One hundred and twenty patients aged 4 to 14 years were allocated into two groups of control and intervention each containing 60 patients. Allocating patients into two groups was performed by randomly permuted blocks method. There was no significantly meaningful difference in age distribution of the two groups (P = 0.247).

Among the intervention group, oral feeding was established in the first, second, third, and the fourth hours postoperatively for 40, 14, 4, and 2 patients respectively. Therefore oral feeding was initiated in all patients during four hours postoperatively.

But among controlled group, oral feeding initiation in the first hour was significantly less than the intervention group, i.e. 8 patients (Table 1).

Table 1. Postoperative Oral Feeding Initiation Hours
HoursIntervention GroupControl Group
1408
2142
345
425
5-20
6-20
Total6060

Amount of administered Acetaminophen in 30 patients was a single dose of 15 mg/kg which comprised most patients, and their fasting period was shorter than routine in our department.

There was significantly higher amounts of Acetaminophen applied in the control group compared to the intervention group, i.e. in 10, 24, and 20 patients the Acetaminophen was administered one, two, and three times respectively at a dose of 15 mg/kg (P < 0.005) (Table 2).

Table 2. Acetaminophen Prescription Times
Acetaminophen Perception TimesIntervention Group, Patients No.Control Group, Patients No.
Once3010
Twice1024
Three times-20
Four times13
Five times1-
Not use183
Total6060

Pain severity in the patients of both groups was assessed in 6 different occasions (at recovery time, 2, 4, 6, 8, and 24 hours postoperatively) according to the guidelines described in methods section of this article. At all occasions, pain severity in the intervention group was meaningfully less than the control group (P < 0.001).

Nausea prevalence was different in various occasions postoperatively, the most of which was seen in recovery time and 2 hours postoperatively, affecting a total number of 21 patients (17.5%).

As shown in Table 2 and Table 4, although there was a significant difference in pain severity between the two groups, no significant difference was noted regarding nausea and vomiting.

Table 3. Comparison of Nausea Frequency in Various Postoperative Occasions Between the Intervention and Control Groups
Recovery2 Hours Post Operation4 Hours Post Operation6 Hours Post Operation8 Hours Post Operation24 Hours Post Operation
Intervention group493410
Control group171141032
P value0.0020.3870.4910.70.3030.248
Table 4. Comparison of Vomiting Frequency in Various Postoperative Occasions Between the Intervention and Control Groups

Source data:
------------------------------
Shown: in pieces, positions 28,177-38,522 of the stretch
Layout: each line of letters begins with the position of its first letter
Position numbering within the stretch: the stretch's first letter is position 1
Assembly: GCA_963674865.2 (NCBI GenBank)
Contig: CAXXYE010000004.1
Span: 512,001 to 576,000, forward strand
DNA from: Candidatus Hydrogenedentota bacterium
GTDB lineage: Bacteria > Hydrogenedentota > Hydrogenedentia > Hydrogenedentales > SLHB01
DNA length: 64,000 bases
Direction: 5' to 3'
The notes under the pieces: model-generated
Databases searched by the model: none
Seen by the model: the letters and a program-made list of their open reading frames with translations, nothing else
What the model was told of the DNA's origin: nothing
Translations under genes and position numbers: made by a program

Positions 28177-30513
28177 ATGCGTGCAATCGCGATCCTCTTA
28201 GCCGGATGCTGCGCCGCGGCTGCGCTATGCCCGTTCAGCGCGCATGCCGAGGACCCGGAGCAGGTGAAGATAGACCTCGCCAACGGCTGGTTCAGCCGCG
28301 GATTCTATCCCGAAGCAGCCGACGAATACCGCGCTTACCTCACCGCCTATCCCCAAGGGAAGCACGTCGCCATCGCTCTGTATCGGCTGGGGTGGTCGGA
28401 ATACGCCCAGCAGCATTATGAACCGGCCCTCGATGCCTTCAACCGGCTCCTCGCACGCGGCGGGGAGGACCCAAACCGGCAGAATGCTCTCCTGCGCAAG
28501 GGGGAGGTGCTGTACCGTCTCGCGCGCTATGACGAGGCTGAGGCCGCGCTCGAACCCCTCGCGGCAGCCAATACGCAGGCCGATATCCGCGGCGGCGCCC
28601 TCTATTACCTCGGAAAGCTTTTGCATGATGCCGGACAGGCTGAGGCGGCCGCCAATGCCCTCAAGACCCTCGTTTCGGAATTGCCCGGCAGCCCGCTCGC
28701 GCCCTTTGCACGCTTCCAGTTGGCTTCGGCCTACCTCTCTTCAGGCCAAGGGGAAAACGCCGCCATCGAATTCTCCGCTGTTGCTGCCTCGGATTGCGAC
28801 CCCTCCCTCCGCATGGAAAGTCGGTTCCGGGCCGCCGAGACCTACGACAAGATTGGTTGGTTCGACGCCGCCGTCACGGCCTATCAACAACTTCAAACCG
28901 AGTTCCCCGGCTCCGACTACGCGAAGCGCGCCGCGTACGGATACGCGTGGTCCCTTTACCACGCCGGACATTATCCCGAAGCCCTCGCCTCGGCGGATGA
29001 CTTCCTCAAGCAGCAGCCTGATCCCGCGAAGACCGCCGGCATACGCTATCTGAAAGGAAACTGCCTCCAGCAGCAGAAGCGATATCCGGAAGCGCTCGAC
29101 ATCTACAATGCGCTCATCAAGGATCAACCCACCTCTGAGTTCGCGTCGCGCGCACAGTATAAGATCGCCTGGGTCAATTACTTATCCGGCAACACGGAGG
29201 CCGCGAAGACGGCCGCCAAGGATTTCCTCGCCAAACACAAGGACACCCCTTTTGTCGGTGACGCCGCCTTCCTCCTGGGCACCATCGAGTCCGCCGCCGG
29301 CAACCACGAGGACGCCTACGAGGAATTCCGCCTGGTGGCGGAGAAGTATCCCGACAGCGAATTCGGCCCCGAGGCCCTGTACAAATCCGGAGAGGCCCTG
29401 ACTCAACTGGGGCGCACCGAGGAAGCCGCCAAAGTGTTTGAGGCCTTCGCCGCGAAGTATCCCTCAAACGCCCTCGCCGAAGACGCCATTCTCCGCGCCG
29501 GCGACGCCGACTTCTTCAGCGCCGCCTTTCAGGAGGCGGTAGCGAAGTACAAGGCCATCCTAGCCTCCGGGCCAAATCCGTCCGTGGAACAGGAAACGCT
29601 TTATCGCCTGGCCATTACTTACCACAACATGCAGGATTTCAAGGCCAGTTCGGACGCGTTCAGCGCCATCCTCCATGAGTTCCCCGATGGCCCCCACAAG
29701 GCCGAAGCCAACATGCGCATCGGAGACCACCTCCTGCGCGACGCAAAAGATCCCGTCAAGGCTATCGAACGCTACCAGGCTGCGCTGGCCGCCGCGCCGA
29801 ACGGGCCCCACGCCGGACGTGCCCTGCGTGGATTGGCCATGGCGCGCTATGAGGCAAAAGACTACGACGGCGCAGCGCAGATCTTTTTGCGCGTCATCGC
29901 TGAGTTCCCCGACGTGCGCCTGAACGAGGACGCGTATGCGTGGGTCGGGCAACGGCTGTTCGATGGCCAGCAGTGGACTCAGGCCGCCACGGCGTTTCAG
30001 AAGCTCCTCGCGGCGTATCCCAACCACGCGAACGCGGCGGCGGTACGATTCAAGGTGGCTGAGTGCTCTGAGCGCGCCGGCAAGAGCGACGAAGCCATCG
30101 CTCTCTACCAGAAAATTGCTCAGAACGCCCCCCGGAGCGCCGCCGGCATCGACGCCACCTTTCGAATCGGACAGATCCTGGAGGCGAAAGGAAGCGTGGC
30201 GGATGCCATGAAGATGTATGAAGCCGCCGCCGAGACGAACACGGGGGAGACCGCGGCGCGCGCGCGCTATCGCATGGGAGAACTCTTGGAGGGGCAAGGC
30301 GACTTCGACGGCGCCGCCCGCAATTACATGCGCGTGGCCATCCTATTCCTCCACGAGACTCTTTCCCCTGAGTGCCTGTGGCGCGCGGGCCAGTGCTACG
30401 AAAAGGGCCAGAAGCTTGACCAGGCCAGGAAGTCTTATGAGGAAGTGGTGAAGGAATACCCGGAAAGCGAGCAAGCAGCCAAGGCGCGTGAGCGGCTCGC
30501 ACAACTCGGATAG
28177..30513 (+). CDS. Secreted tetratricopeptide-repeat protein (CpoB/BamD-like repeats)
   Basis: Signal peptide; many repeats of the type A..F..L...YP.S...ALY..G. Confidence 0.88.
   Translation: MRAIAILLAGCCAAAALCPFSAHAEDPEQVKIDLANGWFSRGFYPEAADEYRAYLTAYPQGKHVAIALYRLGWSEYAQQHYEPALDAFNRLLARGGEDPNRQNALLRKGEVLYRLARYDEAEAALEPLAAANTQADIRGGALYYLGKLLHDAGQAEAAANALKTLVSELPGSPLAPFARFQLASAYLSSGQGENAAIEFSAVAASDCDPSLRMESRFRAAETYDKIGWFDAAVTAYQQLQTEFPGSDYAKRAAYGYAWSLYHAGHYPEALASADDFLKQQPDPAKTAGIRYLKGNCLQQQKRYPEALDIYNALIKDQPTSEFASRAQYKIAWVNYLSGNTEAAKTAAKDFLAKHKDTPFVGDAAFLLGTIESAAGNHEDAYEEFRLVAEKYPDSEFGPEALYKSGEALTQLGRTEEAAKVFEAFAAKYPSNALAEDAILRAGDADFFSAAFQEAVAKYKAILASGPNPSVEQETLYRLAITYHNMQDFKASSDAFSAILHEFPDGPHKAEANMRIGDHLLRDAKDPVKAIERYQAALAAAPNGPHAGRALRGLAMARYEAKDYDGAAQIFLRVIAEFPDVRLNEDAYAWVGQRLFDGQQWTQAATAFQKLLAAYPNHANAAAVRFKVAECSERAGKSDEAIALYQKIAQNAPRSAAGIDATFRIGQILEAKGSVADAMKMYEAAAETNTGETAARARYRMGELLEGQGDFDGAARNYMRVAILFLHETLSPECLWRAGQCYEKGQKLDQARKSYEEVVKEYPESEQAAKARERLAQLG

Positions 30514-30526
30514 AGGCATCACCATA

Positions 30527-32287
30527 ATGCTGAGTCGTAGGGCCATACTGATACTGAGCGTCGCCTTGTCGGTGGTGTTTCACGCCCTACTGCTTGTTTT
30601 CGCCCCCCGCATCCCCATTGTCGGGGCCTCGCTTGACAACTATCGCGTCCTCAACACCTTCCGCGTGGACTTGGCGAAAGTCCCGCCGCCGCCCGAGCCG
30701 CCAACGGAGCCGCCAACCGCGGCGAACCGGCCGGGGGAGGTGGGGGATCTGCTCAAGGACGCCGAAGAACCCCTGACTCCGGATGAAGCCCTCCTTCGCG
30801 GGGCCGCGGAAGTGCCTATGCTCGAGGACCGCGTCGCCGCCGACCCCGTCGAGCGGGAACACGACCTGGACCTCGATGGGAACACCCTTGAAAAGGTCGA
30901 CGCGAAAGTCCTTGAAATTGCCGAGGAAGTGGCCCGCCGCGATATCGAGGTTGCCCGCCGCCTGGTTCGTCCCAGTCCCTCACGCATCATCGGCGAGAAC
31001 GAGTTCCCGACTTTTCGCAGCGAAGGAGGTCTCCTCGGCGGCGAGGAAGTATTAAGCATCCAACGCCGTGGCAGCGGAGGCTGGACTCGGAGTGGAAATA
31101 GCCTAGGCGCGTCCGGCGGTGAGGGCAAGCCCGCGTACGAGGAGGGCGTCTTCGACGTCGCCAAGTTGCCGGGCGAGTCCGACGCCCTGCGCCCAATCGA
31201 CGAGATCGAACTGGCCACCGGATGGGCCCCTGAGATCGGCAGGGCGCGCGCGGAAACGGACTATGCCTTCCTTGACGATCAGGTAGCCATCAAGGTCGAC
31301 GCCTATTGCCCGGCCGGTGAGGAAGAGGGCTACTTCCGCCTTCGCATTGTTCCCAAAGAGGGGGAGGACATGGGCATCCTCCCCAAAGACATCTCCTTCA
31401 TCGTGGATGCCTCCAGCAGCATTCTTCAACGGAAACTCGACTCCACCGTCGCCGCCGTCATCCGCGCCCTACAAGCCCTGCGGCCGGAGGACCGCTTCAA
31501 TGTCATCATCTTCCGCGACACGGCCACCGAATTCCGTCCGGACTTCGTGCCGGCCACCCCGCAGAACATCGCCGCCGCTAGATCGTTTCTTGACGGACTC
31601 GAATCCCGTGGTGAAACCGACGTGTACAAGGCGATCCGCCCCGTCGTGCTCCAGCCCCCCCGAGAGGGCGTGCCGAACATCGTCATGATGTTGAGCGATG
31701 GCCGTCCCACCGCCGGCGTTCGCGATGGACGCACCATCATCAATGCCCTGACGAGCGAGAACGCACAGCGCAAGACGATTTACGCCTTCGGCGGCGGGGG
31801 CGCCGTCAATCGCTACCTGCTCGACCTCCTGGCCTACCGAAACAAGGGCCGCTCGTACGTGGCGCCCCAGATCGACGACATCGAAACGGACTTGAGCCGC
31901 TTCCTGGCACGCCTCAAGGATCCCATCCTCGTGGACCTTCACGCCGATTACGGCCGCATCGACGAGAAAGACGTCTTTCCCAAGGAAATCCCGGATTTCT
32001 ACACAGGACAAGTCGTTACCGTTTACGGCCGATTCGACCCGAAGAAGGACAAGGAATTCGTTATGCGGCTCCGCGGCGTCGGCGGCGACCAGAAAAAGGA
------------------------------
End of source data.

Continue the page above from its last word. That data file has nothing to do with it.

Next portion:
Recovery2 Hours Post Operation4 Hours Post Operation6 Hours Post Operation8 Hours Post Operation24 Hours Post Operation
Intervention group332200
Control group471501
P value0.5090.1540.5060.219-0.5

Comparing the frequency of nausea between the control and intervention groups revealed that there was a statistically significant lower nausea frequency (no symptom) only at recovery time, as shown in Table 3. In recovery time, only 4 of 60 patients in the intervention group complained of nausea (mild or severe symptoms), while 17 of 60 patients in the control group complained of nausea (mild or severe symptoms) (P = 0.002). In other 5 occasions, i.e. 2, 4, 6, 8, and 24 hours postoperatively, there was a lower nausea frequency reported in intervention group compared to control group, but this difference was not statistically significant.

In this study, among 120 patients, the highest vomiting (moderate to severe symptoms) prevalence, i.e. 10 patients (8.3%), was reported to be at the second hour postoperatively.

As delineated in Table 4, vomiting frequency comparison between the intervention and control groups in various occasions (recovery time, 2, 4, 6, 8, and 24 hours postoperatively) showed that there was a lower frequency of vomiting in intervention group, but this difference was not statistically significant.

5. Discussion

Our aim in this study was to assess the effects of short time fasting protocol on post adenotonsillectomy pain, nausea, vomiting, and instant oral feeding initiation in children hospitalized in Tabriz Children Hospital.

Adenotonsillectomy complications might increase the risk of aspiration which may complicate the patients (24). Numerous authors have searched for the ideal preanesthetic medication, and also for the best medication route. The premedication must be acceptable to patients, and an atraumatic route of administration should be available, in addition to the other characteristics required for such a drug (25, 26).

An effective pain therapy to block or modify the physiological responses to stress has become an essential component of modern pediatric anesthesia and surgical practice (27).